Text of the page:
If you're like the average American, you'll probably get a tax refund this year, and a potentially sizable one at that. In 2017, the typical refund hovered between $2,700 and $2,800, which is consistent with figures from previous years. Now, if you're anticipating that sort of number, you probably want to do whatever you can to get your hands on it sooner. Here are four ways to snag that refund faster this year.
1. File your return early
Though taxes aren't due this year until April 17, the Internal Revenue Service recently announced that it will begin accepting returns as early as Jan. 29. Therefore, the sooner you submit your return, the sooner you'll get your hands on your money. Keep in mind, however, that you may not have the option to move so quickly. If, come late January, you find that you're still missing certain tax forms, you're better off waiting on that information than guessing at it and filing an erroneous return. Keep in mind that companies have until the end of January to issue 1099s, so if you're waiting on one (say, for freelance work, dividend income, or bank interest), you may need to sit tight a bit longer.
2. File electronically
If you're the old school type, you may be inclined to whip out your calculator and sit down to file a paper return. But if your goal is to get your refund as quickly as possible, then it pays to file electronically instead. The IRS reports that it usually takes 21 days to issue refunds for electronic returns, versus six to eight weeks for paper ones. Furthermore, filing electronically can significantly reduce your likelihood of making an error, thus delaying your refund even further.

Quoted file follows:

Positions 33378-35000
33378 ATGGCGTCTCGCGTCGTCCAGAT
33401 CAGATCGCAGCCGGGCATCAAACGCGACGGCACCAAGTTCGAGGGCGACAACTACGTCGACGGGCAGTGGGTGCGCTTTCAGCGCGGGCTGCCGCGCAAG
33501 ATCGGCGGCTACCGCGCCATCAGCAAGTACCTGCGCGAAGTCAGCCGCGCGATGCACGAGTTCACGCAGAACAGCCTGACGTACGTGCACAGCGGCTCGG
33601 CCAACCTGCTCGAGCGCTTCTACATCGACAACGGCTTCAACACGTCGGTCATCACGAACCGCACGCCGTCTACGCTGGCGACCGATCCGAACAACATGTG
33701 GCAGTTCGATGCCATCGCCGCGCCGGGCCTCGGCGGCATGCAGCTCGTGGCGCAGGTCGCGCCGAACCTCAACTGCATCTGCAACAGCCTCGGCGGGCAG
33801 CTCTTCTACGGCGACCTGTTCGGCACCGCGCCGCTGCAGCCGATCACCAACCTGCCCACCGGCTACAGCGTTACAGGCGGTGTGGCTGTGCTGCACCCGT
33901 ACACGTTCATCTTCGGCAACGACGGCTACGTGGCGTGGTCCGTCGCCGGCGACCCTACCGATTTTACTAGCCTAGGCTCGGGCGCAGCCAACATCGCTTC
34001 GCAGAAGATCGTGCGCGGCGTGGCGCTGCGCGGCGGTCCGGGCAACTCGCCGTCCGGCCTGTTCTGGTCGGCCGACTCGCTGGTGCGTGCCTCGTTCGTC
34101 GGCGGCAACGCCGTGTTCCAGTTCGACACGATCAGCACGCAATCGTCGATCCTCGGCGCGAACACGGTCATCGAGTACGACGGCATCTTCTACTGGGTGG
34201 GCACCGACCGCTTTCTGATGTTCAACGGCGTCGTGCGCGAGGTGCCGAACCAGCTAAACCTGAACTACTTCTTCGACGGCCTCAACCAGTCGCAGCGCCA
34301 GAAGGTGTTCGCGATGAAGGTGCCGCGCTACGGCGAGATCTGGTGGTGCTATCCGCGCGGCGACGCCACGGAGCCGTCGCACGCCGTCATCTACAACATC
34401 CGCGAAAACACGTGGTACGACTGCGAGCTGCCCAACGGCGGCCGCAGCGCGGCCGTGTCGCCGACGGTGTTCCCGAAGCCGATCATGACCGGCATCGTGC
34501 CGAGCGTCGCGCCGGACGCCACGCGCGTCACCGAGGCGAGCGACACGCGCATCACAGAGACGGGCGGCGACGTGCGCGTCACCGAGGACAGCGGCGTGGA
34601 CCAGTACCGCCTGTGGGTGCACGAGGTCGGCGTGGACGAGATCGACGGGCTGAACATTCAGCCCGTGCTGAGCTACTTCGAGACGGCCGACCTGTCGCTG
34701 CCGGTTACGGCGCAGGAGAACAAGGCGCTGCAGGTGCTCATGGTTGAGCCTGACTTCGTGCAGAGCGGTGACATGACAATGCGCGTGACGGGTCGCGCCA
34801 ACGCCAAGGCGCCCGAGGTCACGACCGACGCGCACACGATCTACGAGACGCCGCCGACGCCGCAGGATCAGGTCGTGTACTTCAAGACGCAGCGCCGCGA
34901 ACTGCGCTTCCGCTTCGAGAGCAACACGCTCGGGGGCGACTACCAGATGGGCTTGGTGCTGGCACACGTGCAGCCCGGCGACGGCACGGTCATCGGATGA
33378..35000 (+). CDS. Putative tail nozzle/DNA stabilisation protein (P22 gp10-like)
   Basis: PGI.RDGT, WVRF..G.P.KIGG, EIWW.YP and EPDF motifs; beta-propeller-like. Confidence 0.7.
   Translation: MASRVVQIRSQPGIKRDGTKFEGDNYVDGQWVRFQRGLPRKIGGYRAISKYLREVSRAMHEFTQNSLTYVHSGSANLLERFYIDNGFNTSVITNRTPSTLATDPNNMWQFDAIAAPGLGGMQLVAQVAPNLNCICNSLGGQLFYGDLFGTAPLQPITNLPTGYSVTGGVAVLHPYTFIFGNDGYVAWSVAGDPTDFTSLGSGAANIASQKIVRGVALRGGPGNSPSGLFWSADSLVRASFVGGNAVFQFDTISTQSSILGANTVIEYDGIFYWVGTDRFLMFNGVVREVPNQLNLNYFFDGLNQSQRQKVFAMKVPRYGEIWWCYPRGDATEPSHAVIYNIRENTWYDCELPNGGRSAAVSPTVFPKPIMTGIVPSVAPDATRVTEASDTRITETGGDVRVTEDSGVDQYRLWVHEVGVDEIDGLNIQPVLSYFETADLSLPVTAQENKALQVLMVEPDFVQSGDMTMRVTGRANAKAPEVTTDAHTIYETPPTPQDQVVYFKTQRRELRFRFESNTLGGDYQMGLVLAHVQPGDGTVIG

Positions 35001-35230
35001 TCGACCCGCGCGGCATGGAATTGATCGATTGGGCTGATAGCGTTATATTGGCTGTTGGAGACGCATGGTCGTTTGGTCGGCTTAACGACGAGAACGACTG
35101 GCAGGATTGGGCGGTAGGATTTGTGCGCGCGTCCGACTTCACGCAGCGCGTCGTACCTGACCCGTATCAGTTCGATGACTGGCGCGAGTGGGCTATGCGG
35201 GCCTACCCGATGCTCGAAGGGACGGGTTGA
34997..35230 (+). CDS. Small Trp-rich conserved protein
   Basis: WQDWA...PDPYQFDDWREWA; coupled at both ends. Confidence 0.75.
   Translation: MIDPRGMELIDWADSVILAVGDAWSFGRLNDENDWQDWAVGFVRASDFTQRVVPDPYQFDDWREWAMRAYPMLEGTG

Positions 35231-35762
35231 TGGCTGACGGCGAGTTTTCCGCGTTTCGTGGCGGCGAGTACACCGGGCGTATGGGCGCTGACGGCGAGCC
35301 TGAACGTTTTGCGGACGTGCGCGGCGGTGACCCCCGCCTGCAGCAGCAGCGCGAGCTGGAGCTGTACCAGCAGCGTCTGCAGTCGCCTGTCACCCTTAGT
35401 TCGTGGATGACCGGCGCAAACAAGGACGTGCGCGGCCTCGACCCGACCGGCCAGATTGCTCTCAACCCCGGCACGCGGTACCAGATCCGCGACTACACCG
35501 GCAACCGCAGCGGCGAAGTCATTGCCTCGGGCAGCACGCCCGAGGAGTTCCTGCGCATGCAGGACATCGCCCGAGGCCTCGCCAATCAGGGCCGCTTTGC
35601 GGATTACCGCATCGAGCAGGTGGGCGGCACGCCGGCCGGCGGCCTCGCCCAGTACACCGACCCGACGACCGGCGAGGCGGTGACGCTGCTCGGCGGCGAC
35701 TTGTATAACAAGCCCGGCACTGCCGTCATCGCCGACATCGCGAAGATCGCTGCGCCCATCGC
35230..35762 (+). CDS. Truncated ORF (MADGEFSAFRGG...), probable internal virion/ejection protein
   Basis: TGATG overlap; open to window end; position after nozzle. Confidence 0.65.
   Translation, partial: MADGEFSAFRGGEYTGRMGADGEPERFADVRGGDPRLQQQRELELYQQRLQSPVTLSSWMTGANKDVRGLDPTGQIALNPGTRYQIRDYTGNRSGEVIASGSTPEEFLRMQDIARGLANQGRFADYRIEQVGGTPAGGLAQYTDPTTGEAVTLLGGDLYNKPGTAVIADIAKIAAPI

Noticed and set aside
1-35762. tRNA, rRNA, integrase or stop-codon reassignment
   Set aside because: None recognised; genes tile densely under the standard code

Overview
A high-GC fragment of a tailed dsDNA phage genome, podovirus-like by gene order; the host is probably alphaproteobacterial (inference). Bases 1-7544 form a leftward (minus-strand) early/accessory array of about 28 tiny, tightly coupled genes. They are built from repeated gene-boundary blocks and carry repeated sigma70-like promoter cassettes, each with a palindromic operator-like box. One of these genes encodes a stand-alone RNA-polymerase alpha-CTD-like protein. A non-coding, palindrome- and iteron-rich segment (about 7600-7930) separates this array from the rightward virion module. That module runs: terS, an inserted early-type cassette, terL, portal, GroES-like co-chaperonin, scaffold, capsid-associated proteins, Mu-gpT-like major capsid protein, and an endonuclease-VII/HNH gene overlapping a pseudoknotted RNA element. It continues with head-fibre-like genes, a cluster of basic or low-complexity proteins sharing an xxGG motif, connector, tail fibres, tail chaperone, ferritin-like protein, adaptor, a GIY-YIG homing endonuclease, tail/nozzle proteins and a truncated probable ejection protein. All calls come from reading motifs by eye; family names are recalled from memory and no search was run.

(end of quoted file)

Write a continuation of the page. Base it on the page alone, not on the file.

3. Sign up for direct deposit
Some people like the idea of receiving a physical refund check in the mail. But if you're eager to get your money as quickly possible, sign up for direct deposit. The IRS says that while it can take up to five days after a refund is sent for it to show up in your account, a check can take several weeks. Plus, if you opt for a check, you risk having it get lost in the mail. Signing up for direct deposit is easy, but just make sure that the account you direct your refund to is in your name (whether solely or jointly) or your spouse's name. Otherwise, the IRS won't be able to process that refund directly.
4. Check your tax return for errors
One of the easiest ways to slow down your refund is to make a mistake on your tax return, whether it's omitting key information, entering your Social Security number incorrectly, or neglecting to sign it. Before you submit your return, review it carefully for errors. If you have a trusted family member or friend who might be willing to look it over for you, even better. The more accurate your return, the sooner you can expect that refund to come your way.
Keep in mind that once you do file your tax return, you can use the IRS' "Where's My Refund?" tool to check on the status of your cash. If you file your return electronically, you can generally get this information after just one day. But if you submit your return on paper, it could take up to a month to register on the system, in which case you'll be left waiting not just for your money but for an update as well.
One final thing: While it's natural to want your refund as early as possible, an even better way to get your hands on your money sooner is to avoid overpaying your taxes going forward. The more money you squeeze into your paychecks, the less cash you'll end up waiting on during tax season next year.
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